The Legacy of Nelson Mandela to Race Equality in Britain



With the loss of the first black President of South Africa everyone around the world is in mourning one of the biggest icons of public and political life in the 20th century. Mandela not only transcended African politics but was the moral barometer of our humanity and quest for social justice and equality for all.

In the UK, Mandela had a major impact on BAME communities at a personal and community level.. His imprisonment and the anti-apartheid movement in the UK played a key role in influencing and revitalising democratic socialism in the Labour Party and connecting with grassroots activists in the wider trade union movement.

Mandela’s imprisonment led me to join the Labour Party and also to close by bank account with Barclays as a teenager as part of the anti-apartheid boycott. I stopped listening to Ray Charles and Millie Jackson as I found out they went to Sun City resort in South Africa along with other celebrities and sporting personalities.

In many ways his struggle and the fight for freedom in South Africa was part of the race equality struggle the rise and development of Black Sections, Black Socialist Society and now BAME Labour within the labour movement was influenced by Mandela in fighting for equality on the home front.

Black British politics and the battle for race equality in the UK have played an integral part and balancing act between African Americans and Africans on the continent. The Atlantic connection in learning from the Civil Rights movement and fighting apartheid influenced the development and creation of Black History Month in the UK on the 1st of October 1987. Twenty six years on, Black History Month has influenced and inspired others in the equalities world to organise similar months around exposing the hidden and excluded histories such as LGBT, Disability and Gypsy and Traveller History Month.

1987 was also the year that the African Jubilee Year Declaration was launched which called on local and national government to recognise the contributions of Africans to the cultural, economic and political life of London and the UK. The declaration also called on authorities to implement their duties under the Race Relations Act 1976 and to intensify their support against apartheid. The declaration also made a call to action for authorities to support and continue the process of naming monuments, parks and buildings reflecting the contributions of historical and contemporary heroes of African descent thus giving positive affirmation to children and young people identity and self-worth.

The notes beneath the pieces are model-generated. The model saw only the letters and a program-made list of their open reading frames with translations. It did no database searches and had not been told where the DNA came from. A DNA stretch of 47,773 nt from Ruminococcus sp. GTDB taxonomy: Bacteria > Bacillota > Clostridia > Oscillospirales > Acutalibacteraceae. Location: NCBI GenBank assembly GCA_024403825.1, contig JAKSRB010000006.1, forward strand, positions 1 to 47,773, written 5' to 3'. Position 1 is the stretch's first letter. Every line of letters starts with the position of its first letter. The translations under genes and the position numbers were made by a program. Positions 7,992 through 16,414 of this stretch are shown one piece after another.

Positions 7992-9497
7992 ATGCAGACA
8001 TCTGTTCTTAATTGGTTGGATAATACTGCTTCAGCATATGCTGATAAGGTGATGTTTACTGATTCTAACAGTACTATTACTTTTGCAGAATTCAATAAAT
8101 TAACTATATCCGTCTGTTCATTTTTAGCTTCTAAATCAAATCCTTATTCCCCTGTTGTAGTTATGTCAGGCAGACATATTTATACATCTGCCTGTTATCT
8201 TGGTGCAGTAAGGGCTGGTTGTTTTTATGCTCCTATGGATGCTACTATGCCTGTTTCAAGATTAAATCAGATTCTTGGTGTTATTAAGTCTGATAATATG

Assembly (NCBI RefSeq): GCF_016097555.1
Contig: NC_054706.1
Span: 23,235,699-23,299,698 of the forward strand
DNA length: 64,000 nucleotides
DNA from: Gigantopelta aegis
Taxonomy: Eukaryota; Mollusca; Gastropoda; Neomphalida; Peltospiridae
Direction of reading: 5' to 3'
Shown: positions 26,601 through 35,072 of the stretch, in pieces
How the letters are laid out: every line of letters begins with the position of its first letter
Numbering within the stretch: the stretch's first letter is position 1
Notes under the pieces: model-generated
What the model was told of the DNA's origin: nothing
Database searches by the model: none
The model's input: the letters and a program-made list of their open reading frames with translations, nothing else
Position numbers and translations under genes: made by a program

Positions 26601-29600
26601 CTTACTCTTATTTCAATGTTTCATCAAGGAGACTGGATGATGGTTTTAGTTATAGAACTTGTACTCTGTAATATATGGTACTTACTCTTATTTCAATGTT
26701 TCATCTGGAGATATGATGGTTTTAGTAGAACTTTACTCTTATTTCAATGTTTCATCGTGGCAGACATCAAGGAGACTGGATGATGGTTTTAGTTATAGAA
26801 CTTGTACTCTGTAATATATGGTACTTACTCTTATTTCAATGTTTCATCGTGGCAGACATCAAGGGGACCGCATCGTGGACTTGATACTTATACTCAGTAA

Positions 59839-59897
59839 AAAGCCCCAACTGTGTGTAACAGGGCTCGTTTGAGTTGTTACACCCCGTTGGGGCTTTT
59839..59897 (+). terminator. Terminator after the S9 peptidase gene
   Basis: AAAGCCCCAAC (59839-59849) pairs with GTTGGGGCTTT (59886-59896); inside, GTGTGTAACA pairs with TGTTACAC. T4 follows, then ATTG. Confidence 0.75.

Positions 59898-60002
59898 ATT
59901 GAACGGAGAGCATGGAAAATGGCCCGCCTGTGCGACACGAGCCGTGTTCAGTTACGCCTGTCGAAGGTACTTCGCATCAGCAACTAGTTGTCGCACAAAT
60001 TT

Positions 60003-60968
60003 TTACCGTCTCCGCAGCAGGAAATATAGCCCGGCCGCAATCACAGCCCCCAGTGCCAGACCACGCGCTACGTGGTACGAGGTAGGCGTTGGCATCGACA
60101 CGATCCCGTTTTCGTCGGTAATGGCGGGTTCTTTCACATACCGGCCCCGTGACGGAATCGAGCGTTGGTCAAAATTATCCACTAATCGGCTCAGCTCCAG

Mandela’s legacy in the UK was further reinforced on one of his many visits to the UK he met Doreen and Neville Lawrence and heard their plight following the murder of their son Stephen. Mandela played a key role in influencing Jack Straw the then Home Secretary to establish the Macpherson report which lead to the Race Relations Act 2001 and recognised institutionalised racism and promoting a clear public duty on race equality.

Great strides have been made in the last 60 years in celebrating difference and acknowledging the mutuality around respect and tolerance role models have provided the equality of opportunity for the X and Y generation. As a nation we benefited from this social revolution as a modern success for Britain as a dynamic multi-ethnic, secular and inclusive society.

We still have a long way to achieve the equality that we all deserve. However with Labour we have a chance since this is part of our values and DNA.

Over the last few years we have been in danger of sliding back as a nation to my parent’s experiences of the ‘colour bar’ when they came to Britain in the late 1950s. The proposed Immigration Bill, the racist van, the return of stop and search, racist landlords, and disproportionate impact of Tory austerity. Many of us are taking action at a local and national action level to stop this which has had a successful impact.

With the launch of Realising One Nation: Developing a race equality strategy the consultation document covers key questions covers in the following policy areas: employment, education, policing and criminal justice, health and social care, representation, small business, equality and immigration legislation. More work is required in developing specific policies and certain policy areas are absent e.g. arts and heritage, international development, foreign policy, housing and environment.

It would be great as part of the legacy of Mandela for the Labour to shift a gear and work towards a great vision on tackling racial inequality with clear policies and a renewed conviction for BAME representation in Parliament. This would be a real testament to Mandela life’s work and our commitment in achieving equality for all.


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